Here’s How Scammers Have Improved Their Tactics in Address Poisoning Attacks



Scammers have taken their tactics to the next level and are now using real funds in address poisoning attacks.

A recent incident where a victim lost nearly $50k was brought to light through a post on X by Cyvers Alerts, a platform dedicated to raising awareness about online threats.

Crypto Users Targeted with Real ETH

An initial post warned of the new phishing scam targeting crypto users, stating, “Beware of a new phishing scam targeting #crypto users! Scammers are now sending real $ETH to trick you.”

It was further emphasized that these bad actors rely on users mistakenly copying a scam address, a tactic similar to address poisoning. These fraudsters may also send counterfeit Tether (USDT) tokens, tricking users into sending funds to the wrong address and falling prey to their scam.

In a follow-up post, Cyvers Alerts pointed to an incident of such a scam. The victim fell prey after receiving a negligible amount of Ethereum in what appeared to be a test transaction.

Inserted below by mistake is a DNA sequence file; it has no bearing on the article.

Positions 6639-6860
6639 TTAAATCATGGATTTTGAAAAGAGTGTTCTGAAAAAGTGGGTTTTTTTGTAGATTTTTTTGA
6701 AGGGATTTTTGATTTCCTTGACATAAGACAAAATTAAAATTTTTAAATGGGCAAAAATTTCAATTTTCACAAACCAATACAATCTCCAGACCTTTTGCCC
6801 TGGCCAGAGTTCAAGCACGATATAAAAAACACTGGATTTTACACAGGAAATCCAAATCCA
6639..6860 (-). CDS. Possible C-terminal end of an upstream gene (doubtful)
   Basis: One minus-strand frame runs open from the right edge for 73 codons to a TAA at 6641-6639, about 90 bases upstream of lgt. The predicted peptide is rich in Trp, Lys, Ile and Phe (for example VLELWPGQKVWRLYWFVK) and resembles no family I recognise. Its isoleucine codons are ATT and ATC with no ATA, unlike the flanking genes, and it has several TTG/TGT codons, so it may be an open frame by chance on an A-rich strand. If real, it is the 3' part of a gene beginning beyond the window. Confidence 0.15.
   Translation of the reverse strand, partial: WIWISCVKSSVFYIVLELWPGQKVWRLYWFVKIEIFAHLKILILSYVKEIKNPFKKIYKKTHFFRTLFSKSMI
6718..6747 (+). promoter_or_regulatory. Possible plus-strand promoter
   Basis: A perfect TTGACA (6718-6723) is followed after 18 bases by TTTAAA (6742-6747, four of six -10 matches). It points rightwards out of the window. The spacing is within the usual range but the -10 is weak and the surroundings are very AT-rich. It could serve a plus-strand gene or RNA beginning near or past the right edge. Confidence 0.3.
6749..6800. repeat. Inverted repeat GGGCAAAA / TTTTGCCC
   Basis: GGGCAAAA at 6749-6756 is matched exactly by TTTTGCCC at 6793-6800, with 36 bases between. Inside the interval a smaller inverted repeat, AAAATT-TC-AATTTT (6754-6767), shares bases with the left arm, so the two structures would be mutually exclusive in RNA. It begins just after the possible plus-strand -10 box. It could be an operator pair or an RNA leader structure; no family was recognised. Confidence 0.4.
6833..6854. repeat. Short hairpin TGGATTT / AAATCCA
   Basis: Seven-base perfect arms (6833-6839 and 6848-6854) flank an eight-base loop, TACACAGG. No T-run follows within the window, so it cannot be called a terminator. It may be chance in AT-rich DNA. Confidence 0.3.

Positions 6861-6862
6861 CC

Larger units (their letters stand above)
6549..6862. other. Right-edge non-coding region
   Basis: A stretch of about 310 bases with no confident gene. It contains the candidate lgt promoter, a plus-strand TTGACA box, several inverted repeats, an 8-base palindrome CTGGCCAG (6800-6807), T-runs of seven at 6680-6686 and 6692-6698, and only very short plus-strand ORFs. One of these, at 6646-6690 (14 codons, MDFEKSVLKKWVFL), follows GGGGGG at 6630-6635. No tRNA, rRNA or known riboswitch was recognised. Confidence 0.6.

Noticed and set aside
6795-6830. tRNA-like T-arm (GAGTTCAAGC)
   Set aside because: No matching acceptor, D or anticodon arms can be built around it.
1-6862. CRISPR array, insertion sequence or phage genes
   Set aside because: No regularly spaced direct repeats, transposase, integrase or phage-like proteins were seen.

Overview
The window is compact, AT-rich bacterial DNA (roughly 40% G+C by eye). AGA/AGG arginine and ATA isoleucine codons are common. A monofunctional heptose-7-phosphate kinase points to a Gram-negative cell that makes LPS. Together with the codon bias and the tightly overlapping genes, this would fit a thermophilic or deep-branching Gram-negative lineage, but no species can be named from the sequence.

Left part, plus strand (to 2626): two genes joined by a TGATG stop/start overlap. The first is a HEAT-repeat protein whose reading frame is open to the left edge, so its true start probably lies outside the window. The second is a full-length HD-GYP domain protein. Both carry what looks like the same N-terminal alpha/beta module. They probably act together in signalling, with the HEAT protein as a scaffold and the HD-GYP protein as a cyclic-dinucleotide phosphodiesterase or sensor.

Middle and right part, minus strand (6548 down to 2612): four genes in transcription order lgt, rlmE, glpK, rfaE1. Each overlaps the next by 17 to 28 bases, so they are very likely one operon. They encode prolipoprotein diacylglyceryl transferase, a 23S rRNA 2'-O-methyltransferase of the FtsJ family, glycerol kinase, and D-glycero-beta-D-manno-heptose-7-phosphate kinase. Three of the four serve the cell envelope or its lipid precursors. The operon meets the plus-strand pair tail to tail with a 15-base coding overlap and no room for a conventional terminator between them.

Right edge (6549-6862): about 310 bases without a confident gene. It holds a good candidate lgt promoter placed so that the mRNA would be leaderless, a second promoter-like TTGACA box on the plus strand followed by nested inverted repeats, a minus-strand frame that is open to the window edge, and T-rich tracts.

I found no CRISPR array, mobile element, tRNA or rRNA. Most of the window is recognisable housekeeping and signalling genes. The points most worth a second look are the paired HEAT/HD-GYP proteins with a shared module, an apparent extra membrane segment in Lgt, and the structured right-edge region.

Unknown to them, the scammer had placed their fake address in the victim’s transaction history. Subsequently, the victim copied the scammer’s address and sent 17 ETH worth $47.6K, resulting in a significant financial loss.

User Loses 1 Million USDT

Another X user named Catakor has highlighted a recent similar incident that saw a user lose a million USDT. Through a thread, they narrated how the user received a million from their Kraken account and conducted a “test deposit” to confirm the funds went to the correct account.

However, a scammer had created a fake transfer of USDT from the user’s wallet to an address closely resembling the one associated with the Kraken account. The user then unknowingly copied the last “sent” transaction, resulting in them losing up to a million USDT. The scammer then quickly converted the stolen USDT to ETH and transferred them to another wallet, where they are now stored.

Address poisoning is a scam that targets the common practice of copying and pasting wallet addresses in cryptocurrency transactions. The scammer uses a ‘vanity’ address generator to create one closely resembling the victim’s and sends a transaction of negligible value from this fake account. If the victim accidentally pastes the scammer’s address, they end up sending funds to the scammer instead of the intended recipient.

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